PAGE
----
When it comes to campus rape solutions, too, context matters. A college where unknown assailants were preying on students via violence and force would approach the issue differently than one where most campus rapes were pepetuated by acquaintances. It's not controversial that the theoretical rapist lurking in the bushes and the rapist sitting across the dining-hall table will require different approaches in order to thwart. So why is it so supposedly uncouth to dare address different degrees of unwanted sexual experience?
Reading over the "survivor's stories" the Post compiled, I was struck by how many (from both women and men) involved some variation on 1) sexual contact starts mutually, 2) one party wants to stop or not go any further, 3) the hesitant party "freezes" and says or does nothing. (Many did not label their experience rape or assault, though the Post did.) Some people took issue with me pointing this out—don't I know there are no perfect victims? Don't I know people react to rape in different ways? All of which is very true, and useful to keep in mind! But I refuse to buy in that someone can give no indication whatsoever that they are disinterested in a sexual experience and afterward claim that it was assault.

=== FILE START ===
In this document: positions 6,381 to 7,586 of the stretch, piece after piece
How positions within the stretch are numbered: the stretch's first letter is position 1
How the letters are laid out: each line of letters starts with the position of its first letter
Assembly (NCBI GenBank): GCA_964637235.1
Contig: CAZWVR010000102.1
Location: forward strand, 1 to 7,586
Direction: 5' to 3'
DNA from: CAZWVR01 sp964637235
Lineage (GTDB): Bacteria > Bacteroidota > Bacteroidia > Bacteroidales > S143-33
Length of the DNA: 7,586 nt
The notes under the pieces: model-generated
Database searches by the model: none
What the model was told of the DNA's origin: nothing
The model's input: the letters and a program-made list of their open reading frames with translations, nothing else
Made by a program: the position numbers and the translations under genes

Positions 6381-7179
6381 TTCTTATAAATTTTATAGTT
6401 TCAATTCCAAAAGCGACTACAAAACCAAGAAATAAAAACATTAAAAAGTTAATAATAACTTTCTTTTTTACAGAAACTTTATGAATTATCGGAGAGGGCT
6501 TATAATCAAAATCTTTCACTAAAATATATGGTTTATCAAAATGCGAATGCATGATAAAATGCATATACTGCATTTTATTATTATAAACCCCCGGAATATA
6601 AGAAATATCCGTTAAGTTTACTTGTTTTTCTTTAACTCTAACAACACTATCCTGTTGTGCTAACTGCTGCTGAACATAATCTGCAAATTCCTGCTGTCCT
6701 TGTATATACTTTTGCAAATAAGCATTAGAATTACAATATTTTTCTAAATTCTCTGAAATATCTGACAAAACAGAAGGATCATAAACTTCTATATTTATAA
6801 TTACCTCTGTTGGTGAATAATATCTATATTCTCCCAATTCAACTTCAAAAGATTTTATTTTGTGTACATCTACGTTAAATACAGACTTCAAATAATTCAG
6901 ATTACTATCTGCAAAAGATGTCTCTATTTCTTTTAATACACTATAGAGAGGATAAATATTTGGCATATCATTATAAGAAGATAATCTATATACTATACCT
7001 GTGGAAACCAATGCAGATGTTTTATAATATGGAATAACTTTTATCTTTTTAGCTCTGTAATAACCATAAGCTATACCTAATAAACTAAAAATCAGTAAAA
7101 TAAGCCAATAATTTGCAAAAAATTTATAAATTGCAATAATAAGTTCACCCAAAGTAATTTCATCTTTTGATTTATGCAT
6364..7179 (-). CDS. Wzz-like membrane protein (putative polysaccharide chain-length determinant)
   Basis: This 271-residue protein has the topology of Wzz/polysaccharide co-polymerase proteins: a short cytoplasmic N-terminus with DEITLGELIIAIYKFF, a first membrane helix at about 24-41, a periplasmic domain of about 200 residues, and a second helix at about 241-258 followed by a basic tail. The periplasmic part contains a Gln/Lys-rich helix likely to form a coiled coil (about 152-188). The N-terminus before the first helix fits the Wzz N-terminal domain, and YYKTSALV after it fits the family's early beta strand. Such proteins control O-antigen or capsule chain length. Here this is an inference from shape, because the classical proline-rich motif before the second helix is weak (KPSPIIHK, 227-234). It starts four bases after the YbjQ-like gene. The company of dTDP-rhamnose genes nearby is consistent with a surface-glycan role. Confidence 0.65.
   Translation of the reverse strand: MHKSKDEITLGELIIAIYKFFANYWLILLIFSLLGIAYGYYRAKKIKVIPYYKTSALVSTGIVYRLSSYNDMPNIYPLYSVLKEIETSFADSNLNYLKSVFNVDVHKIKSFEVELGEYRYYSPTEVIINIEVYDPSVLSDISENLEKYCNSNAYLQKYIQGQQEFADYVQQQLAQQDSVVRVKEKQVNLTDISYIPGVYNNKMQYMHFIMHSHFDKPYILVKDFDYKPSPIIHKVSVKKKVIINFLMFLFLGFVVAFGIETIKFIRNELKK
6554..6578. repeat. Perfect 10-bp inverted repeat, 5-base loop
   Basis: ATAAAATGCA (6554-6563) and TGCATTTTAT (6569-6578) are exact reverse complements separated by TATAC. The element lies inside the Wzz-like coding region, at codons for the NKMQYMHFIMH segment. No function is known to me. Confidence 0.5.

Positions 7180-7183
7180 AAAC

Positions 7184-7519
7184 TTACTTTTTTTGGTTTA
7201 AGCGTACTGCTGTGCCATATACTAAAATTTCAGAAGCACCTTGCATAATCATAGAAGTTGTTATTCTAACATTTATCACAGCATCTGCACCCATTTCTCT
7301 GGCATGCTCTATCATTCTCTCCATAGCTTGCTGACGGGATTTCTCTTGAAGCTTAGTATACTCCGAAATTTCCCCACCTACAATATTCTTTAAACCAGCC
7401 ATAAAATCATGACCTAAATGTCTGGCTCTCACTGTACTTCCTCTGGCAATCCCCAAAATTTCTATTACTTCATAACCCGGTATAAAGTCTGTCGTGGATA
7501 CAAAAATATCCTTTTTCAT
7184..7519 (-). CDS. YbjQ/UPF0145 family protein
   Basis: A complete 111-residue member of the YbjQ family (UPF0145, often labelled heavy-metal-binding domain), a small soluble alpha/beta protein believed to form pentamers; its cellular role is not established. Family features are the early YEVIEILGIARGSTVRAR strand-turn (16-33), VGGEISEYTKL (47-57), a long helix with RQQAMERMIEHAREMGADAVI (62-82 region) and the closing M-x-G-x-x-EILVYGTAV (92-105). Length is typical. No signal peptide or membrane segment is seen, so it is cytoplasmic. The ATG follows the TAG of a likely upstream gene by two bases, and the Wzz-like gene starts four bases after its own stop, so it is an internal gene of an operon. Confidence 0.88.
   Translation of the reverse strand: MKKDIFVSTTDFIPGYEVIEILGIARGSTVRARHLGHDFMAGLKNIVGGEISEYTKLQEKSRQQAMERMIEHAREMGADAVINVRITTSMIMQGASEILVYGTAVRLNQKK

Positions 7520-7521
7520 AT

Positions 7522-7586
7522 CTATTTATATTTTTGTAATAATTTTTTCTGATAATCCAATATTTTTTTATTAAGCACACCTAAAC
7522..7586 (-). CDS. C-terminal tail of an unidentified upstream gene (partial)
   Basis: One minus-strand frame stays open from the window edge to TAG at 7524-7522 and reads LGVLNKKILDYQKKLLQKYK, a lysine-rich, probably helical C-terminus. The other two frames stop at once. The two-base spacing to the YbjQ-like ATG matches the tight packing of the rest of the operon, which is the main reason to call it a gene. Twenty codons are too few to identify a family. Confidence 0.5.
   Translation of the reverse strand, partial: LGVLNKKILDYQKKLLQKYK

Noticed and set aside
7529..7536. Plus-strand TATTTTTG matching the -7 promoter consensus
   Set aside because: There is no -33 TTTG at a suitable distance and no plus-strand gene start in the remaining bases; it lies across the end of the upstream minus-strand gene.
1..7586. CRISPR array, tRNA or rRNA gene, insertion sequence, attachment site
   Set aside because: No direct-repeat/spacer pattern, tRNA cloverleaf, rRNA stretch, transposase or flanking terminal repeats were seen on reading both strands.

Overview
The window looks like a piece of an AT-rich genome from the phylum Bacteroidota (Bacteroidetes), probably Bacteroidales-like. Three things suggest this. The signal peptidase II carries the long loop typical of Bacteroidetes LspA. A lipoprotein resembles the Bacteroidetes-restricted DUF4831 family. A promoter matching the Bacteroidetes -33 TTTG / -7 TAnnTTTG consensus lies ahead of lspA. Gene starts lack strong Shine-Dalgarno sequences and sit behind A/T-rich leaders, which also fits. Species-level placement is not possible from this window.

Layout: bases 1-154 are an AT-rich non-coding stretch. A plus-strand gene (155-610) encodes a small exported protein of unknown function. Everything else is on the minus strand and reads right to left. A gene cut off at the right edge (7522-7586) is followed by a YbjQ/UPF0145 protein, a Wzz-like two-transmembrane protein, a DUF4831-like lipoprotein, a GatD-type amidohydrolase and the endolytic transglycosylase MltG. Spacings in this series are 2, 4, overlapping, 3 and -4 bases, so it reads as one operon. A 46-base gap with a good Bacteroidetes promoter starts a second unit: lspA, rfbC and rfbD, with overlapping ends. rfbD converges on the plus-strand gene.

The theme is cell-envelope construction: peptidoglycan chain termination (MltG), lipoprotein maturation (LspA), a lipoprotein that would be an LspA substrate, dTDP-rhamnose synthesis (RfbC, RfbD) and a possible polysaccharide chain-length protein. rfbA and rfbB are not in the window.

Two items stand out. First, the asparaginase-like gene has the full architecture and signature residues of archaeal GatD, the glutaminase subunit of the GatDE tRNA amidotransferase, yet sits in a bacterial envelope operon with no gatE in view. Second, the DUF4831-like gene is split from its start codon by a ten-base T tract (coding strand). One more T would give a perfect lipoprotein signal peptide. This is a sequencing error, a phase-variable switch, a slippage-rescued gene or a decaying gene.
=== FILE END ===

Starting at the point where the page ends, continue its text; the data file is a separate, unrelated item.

This doesn't mean we shouldn't teach young people that good sexual etiquette means paying attention to your partner's non-verbal cues. We should also focus on teaching young people, especially young women, to assert their own sexual parameters and wishes confidently. It seems as much as anything, we've got an epidemic of young people who don't feel comfortable saying no. But none of these solutions are furthered by pretending that these sorts of situations are what people are, or should be, addressing when they're talking about campus rape. Lumping these people into the category of "sexual assault victims" may help make a point, but it doesn't help people, who require solutions tailored to actual realities and not the blurry-edged propaganda versions of them.
Which would you rather be: a victim of sexual assault who finds a friendly university administration and community, or someone who has never been or felt like a victim of sexual assault at all? The narrative and solutions we're building around campus rape may help with the former, but at the expense of funneling in a lot of people from the latter category.